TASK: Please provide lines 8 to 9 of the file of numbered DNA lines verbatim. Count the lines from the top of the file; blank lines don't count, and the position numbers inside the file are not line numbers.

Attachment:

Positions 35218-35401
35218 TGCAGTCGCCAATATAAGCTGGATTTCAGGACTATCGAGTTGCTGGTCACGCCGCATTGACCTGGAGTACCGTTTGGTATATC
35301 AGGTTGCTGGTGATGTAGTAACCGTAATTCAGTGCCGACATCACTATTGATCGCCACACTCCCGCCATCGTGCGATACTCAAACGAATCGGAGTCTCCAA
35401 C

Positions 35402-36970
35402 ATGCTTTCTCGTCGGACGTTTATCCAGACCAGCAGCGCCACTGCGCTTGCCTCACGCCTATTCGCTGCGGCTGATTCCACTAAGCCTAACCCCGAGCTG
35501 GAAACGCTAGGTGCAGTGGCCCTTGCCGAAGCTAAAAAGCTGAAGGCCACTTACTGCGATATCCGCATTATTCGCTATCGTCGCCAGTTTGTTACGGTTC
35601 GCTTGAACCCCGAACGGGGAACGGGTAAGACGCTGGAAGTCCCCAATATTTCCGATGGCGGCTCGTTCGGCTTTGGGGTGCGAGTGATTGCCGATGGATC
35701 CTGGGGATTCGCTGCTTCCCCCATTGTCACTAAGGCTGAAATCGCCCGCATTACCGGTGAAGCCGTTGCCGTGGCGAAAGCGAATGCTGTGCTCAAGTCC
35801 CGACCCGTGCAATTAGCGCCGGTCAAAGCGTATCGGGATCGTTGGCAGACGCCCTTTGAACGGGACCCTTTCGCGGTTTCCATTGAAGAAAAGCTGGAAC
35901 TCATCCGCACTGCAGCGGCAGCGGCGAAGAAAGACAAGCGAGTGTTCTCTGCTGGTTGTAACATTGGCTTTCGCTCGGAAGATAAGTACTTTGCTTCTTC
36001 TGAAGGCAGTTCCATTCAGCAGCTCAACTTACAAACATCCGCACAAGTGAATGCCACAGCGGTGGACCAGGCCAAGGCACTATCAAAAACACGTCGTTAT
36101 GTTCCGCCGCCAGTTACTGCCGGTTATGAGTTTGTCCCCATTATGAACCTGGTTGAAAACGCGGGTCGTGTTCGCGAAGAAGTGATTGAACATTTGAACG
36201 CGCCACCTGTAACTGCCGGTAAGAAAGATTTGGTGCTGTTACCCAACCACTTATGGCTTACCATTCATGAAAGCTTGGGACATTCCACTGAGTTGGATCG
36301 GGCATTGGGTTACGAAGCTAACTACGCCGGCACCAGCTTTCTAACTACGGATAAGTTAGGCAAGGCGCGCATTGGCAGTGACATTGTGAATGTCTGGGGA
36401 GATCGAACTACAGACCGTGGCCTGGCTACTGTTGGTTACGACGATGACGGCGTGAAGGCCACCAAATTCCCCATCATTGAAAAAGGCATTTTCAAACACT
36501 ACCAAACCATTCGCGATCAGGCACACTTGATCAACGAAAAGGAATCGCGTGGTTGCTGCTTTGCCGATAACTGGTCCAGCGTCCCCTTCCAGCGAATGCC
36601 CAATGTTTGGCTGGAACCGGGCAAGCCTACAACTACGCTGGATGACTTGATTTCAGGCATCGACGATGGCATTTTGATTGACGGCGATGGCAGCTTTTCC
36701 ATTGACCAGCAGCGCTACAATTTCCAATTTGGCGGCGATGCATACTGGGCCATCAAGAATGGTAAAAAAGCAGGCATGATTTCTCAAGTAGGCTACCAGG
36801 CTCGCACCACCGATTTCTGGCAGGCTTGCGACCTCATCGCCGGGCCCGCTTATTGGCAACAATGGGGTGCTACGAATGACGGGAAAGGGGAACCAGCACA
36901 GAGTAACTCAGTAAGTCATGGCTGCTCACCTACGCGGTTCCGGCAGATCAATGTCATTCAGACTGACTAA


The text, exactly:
35601 GCTTGAACCCCGAACGGGGAACGGGTAAGACGCTGGAAGTCCCCAATATTTCCGATGGCGGCTCGTTCGGCTTTGGGGTGCGAGTGATTGCCGATGGATC
35701 CTGGGGATTCGCTGCTTCCCCCATTGTCACTAAGGCTGAAATCGCCCGCATTACCGGTGAAGCCGTTGCCGTGGCGAAAGCGAATGCTGTGCTCAAGTCC